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Specializes in Ophthalmology
1128 Lee Road
Virginia Beach, VA
 

Dr. Dayna Lago specializes in ophthalmology (eye disease). She is conversant in Spanish. In her practice, she is particularly interested in anterior segment diseases and comprehensive ophthalmology. Dr. Lago is affiliated with Sentara Virginia Beach General Hospital. Before performing her residency at Ochsner Medical Center and Louisiana State University Health Sciences Center - New Orleans, Dr. Lago attended Louisiana State University School of Medicine in New Orleans for medical school. Patient reviews placed her at an average of 4.0 stars out of 5. Dr. Lago is an in-network provider for Medicaid and Medicare insurance.

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Relevant Interests: , anterior segment diseases

All Interests: Comprehensive Ophthalmology, Anterior Segment Diseases

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Specializes in Vitreoretinal Diseases
968 First Colonial Road; Suite 105
Virginia Beach, VA
 

Dr. Alan Wagner's area of specialization is vitreoretinal diseases (retina and vitreous). Before performing his residency at a hospital affiliated with Eastern Virginia Medical School, Dr. Wagner attended Vanderbilt University School of Medicine. Dr. Wagner has received a 4.5 out of 5 star rating by his patients. He is in-network for Medicare insurance. Dr. Wagner has received the distinction of Hampton Roads Super Doctors.

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Relevant Interests: , eye problems

All Interests: Cancer, Eye Problems, Vitreoretinal Surgical Procedures

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What are Eye Problems?

Almost every moment that we are awake, we rely on our eyes to navigate and interact with the world around us. But we rarely give our eyes much thought. The truth is, the eyes are amazing, complex and delicate organs. Millions of people every year have problems with their eyes. Some of the most common eye problems are refractive disorders, glaucoma, diabetic retinopathy, macular degeneration, and cataracts.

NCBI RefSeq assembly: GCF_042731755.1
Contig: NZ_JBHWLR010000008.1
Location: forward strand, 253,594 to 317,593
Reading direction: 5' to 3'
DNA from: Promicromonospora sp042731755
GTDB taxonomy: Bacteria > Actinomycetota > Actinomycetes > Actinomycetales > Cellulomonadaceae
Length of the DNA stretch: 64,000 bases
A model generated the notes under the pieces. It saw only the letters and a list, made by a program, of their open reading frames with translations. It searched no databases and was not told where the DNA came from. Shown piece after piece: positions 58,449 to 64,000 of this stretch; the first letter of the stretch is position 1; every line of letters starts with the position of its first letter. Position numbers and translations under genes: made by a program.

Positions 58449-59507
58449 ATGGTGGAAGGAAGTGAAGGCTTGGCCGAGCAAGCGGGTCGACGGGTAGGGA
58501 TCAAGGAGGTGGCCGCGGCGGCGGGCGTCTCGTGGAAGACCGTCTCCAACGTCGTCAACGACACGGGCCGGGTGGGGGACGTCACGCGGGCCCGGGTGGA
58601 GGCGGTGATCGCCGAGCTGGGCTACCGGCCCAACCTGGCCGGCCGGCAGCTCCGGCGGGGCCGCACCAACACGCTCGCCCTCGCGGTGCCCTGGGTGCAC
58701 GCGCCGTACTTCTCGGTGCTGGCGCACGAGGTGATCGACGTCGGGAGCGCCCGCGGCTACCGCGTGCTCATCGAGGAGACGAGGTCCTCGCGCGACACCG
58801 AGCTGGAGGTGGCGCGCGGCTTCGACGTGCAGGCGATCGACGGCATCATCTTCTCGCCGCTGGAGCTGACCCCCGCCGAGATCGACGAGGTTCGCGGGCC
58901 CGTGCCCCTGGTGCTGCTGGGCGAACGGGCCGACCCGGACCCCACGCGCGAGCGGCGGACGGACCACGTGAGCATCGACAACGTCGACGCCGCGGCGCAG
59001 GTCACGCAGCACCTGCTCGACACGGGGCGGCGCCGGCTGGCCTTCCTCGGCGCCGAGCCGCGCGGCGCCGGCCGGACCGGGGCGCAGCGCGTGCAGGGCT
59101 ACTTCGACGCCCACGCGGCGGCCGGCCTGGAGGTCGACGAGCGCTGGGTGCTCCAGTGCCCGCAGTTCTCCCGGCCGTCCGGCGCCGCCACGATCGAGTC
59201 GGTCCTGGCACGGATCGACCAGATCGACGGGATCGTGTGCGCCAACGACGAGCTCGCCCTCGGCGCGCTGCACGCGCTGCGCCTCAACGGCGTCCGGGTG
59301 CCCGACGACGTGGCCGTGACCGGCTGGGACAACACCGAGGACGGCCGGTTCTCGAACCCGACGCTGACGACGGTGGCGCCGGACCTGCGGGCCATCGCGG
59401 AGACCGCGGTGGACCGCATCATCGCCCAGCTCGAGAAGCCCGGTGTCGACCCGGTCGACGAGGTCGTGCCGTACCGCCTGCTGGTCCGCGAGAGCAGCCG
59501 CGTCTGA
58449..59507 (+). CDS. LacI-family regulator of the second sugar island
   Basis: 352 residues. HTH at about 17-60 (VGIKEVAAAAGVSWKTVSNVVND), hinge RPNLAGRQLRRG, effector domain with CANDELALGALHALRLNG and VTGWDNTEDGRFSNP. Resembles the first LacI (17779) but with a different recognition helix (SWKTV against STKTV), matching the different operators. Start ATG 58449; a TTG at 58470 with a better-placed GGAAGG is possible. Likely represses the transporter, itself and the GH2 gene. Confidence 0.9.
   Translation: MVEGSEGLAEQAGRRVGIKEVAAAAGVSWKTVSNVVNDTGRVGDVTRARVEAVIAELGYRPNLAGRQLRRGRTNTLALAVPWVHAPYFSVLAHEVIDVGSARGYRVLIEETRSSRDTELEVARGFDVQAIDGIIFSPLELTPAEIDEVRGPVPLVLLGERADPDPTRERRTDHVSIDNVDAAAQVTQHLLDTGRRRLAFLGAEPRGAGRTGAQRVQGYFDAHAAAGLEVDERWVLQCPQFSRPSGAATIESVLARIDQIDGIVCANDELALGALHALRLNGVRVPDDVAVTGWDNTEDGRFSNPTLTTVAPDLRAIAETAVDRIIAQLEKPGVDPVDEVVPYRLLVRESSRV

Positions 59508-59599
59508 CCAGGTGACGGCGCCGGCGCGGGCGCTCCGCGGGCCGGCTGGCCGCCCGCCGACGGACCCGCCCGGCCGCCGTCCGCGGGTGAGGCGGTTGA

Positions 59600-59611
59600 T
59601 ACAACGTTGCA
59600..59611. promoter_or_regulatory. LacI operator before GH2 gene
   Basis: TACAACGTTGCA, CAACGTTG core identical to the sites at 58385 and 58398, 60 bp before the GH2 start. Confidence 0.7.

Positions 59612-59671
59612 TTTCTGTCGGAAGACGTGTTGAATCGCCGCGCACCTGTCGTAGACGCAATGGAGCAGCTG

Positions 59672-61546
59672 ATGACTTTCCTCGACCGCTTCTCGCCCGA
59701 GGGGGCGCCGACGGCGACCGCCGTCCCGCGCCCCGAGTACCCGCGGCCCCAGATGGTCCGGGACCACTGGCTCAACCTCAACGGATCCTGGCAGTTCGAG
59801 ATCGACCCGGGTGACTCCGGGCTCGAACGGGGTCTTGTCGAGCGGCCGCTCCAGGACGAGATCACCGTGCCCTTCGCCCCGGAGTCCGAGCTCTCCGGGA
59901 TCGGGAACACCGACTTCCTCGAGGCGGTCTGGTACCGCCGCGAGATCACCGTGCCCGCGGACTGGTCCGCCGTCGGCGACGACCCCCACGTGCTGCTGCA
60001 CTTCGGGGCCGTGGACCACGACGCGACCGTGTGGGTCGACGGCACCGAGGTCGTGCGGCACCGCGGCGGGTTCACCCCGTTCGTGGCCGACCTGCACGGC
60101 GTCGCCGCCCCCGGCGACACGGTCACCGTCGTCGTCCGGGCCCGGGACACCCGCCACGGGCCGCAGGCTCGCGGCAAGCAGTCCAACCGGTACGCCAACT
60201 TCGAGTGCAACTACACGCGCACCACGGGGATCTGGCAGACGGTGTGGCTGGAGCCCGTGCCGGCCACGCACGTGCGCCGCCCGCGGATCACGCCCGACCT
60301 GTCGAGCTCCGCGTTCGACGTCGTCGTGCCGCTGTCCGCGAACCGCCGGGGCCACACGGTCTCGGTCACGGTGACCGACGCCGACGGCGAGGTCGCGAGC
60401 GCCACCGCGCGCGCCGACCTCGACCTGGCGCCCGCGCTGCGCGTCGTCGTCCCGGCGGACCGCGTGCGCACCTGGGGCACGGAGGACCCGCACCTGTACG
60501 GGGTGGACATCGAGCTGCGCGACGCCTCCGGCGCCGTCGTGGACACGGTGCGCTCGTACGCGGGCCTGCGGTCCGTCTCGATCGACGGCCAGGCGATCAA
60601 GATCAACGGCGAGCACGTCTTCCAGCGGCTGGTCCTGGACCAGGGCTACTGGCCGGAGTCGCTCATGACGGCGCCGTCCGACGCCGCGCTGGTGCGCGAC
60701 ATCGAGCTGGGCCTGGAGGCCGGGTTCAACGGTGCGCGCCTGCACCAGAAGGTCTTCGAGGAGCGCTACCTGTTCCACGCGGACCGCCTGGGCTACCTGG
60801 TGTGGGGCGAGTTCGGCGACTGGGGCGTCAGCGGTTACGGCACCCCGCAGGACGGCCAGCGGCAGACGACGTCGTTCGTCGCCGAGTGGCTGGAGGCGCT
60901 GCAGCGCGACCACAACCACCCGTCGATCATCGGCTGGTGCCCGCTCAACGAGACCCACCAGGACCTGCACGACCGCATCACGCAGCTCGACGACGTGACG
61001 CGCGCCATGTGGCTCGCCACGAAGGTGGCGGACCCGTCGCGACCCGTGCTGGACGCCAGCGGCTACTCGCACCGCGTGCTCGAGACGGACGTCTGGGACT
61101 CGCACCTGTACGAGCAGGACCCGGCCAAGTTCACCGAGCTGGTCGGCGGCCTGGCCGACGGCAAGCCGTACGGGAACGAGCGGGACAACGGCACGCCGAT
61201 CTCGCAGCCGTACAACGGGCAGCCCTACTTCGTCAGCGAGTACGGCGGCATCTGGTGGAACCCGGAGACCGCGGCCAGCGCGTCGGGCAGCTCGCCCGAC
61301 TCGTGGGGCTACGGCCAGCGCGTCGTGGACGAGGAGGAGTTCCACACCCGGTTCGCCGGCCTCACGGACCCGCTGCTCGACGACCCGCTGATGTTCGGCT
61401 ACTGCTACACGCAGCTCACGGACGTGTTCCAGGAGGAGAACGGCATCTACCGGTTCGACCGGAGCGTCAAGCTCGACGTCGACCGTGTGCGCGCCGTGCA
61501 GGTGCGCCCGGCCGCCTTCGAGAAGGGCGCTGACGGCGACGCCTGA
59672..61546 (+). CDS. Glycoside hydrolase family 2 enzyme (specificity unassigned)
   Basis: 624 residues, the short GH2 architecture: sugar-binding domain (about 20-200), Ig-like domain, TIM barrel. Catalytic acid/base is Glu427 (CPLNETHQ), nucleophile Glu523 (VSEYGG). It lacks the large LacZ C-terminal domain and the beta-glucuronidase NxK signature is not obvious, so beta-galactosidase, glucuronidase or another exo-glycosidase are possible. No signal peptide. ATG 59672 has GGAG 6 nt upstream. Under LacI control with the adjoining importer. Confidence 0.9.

Refractive disorders happen when the shape of your eye doesn’t let you focus very precisely. You might be myopic (nearsighted), hyperopic (farsighted), or have an astigmatism, which is a focus problem caused by the cornea. Refractive disorders can be corrected by glasses or contacts.

Glaucoma is the leading cause of blindness in the United States. It happens when fluid pressure builds up within the eye and damages the optic nerve. It is treated with medications and surgery.

Diabetic retinopathy is a common complication of diabetes. The retina is tissue at the back of the eye that is filled with numerous, tiny blood vessels. When diabetes damages these delicate blood vessels, they burst or leak, leading to blind spots and blurred vision. Diabetic retinopathy can be treated with laser therapy and surgery, but often vision cannot be restored.

Macular degeneration is common in older adults. The macula is the central part of the retina and is responsible for crisp center vision. Over time, the cells in the macula begin to die, making central vision blurry. An early symptom of macular degeneration is that straight lines appear wavy.

Cataracts happen when the clear lens in the front of the eye becomes cloudy, making things look blurry or faded. They are extremely common in older people. By age 80, more than half of all Americans will have had a cataract. In early stages, prescription glasses and magnifying lenses can help. As the cataracts get worse, surgery to replace the lens may be the best option.

More than just one of the five senses, we rely heavily on our eyes to communicate, work, and get around every day. It’s important to have regular eye exams to make sure your vision stays in good shape for years to come.